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RoyBoy's Retro Rewind: The Nintendo Game Cube

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Hello Aussie Gamers, and welcome to the first edition of 'RoyBoy’s Retro Rewind'. A cool and interesting place to look back on the huge catalogue of all things gaming from the early 80’s through to today. These news pieces will be coming to you twice a month, and please feel free to like, comment and interact on the Facebook page letting me know what you’d like to see included in RoyBoy’s Retro Rewind.

In the late 90’s Nintendo’s large grasp on the gaming market was beginning to decrease, much to the success of the PlayStation One, but also due to the increased cost and lead time to produce game cartridges compared to the competition. Across the globe the Nintendo 64, after an initial successful launch year was behind in sales and in late 2001 Nintendo released its successor the “GAME CUBE”, a console designed to go head to head with Sony’s PlayStation 2 and the newcomer of the gaming market “Microsoft’s Xbox”, and was an attempt to reclaim Nintendo’s market share in what was becoming a highly competitive gaming industry. The Game Cube would go on to sell just 21.74 million units during production and was eventually discontinued in 2007 after the release of the Nintendo Wii.

Nintendo Game Cube
When you think of Nintendo, I always think back to the early days of the NES and SNES with their huge game cartridges, but for the first time in nearly 15 years the Game Cube would see Nintendo move away from the expensive production costs of cartridges, to the cheaper alternative of optical discs used by Sony and Microsoft. However rather than utilising DVD’s the Game Cube used the miniDVD, a smaller than the normal CD / DVD of the day. The console could only be used to play games, and wasn’t designed to play standard DVD’s or audio CD’s.  This reason alone, was one reason behind the criticism of the console, which lacked the features of it competition; however the Game Cube had a substantial library of high quality games. 

Below is 100 Game Cube games in 10 minutes


Nintendo’s Game Cube was at the forefront of technology during its time and here are a few cool facts about some cool features:

Online Gaming: The Game Cube supported online gaming for 9 games via its modem adaptor

Second Screen: The Game Cube could be connected to a Game Boy Advance via a link cable, which would allow access to exclusive in-game features using the handheld Game Boy as a second screen and controller.
Second screen functions using Game Boy Advance
Wireless Controller: The Game Cube was the first console to use wireless controllers. Named the Wavebird Wireless Controller, it was RF based and communicated with the console via a dongle which would connect to the console controller port. The controller was powered by two AA batteries, and had all the features of the standard controller minus the vibration functionality.


Interesting Facts on the Game Cube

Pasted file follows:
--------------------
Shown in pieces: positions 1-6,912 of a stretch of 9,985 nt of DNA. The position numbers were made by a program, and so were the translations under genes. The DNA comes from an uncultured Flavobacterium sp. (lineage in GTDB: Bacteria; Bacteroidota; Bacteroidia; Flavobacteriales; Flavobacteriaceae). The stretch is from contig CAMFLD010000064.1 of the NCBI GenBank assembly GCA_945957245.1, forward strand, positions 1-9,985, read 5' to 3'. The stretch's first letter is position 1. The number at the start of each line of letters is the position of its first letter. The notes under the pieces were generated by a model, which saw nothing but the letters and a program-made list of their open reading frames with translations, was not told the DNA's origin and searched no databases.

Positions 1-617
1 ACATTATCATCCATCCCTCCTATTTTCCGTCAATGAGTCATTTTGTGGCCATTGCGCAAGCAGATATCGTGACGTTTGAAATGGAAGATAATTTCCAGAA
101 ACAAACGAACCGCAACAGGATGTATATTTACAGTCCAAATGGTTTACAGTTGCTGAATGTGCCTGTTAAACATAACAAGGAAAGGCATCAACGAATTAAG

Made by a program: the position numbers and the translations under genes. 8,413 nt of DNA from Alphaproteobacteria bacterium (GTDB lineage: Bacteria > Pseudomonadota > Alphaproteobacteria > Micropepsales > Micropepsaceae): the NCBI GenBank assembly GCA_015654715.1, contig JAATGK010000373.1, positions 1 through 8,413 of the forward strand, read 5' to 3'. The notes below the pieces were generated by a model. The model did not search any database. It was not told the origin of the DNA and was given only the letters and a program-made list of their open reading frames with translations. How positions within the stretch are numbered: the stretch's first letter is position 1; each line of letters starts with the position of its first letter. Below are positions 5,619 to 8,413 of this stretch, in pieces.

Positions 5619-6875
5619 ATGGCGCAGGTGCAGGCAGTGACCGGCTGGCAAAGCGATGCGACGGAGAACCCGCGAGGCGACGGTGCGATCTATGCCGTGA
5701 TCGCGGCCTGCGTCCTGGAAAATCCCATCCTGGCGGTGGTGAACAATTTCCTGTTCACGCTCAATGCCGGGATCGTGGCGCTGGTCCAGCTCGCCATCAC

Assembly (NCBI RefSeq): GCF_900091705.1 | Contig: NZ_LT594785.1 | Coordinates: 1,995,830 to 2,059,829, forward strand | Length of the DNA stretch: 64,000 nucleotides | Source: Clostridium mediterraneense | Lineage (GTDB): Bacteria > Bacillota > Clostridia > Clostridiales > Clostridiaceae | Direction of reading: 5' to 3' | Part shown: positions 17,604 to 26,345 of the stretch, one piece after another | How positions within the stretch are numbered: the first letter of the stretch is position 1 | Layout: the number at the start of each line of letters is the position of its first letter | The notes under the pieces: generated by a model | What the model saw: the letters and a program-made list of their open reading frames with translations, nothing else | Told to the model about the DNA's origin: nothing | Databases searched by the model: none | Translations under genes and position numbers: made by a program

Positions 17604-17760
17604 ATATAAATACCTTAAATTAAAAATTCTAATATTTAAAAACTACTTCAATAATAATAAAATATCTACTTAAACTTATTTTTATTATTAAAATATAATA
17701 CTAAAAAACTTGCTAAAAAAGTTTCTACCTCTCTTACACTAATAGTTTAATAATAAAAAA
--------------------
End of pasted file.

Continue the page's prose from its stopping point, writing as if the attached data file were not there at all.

• The Game Cube’s codename during development was 'Dolphin', and is referenced in several titles. In Pikmin, Olimar’s spaceship is called the Dolphin, and in Super Mario Sunshine the island in which the game takes place is called Isle Delfino. The chip inside the Game Cube also refers to the codename Dolphin as it was called the Flipper A chip.
Isle Dolfino
  • Before its release, Nintendo showcased demos demonstrating the graphical capabilities of the Game Cube. One of which was a Meowth wielding an electric guitar in a 3D music video.
  • Usually Nintendo launches a console with a Mario title, however the Game Cube didn’t and for the first time Luigi took the spotlight with “Luigi’s Mansion”
  • In early episodes of the Aussie Gamers Express Podcast the intro music of the Game Cube could be heard at the very end of the podcast. There were two alternate intro screens for the Game Cube, one could be accessed by holding the Z button on the controller, the other by plugging in three other controllers and holding down the Z button on all of them
  • The original Wii supports backward compatibility with all Game Cube controllers, memory cards and games, however this was dropped in later versions of the Wii.
 The Panasonic Q
Panasonic Q
Released exclusively in Japan, Panasonic and Nintendo came together to produce the Panasonic Q, this was a hybrid Game Cube with a DVD player. This was part of a deal in which Panasonic developed the optical drive for the original Game Cube hardware. The Q sadly only lasted 2 years and was discontinued in 2003.
In the end the Game Cube failed to reclaim the market share that was lost previously with the N64, and throughout is lifespan remained well behind in sales to the PlayStation 2, but only just behind Microsoft’s Xbox. The Game Cube was considered a family friendly console in a market that was shifting towards a more mature demographic which saw third party developers move further and further away from Nintendo. First Person Shooters and most notably the GTA series of games skipped the Game Cube altogether in favour of the PS2 and Xbox and what was once originally exclusive titles for the Game Cube began to be developed across other platforms like Resident Evil. 
Although all these things worked against Nintendo, you have to tip your hat to them as the Game Cube was a cool console, with features that were a little before their time, but have now been developed  and integrated into our normal everyday gaming. As we end the first edition of RoyBoy's Retro Rewind, I'll leave you with a cool trailer to Star Wars: Rogue Squadron II.

Until next time......

Happy Gaming!

RoyBoy
Aussie Gamers Express

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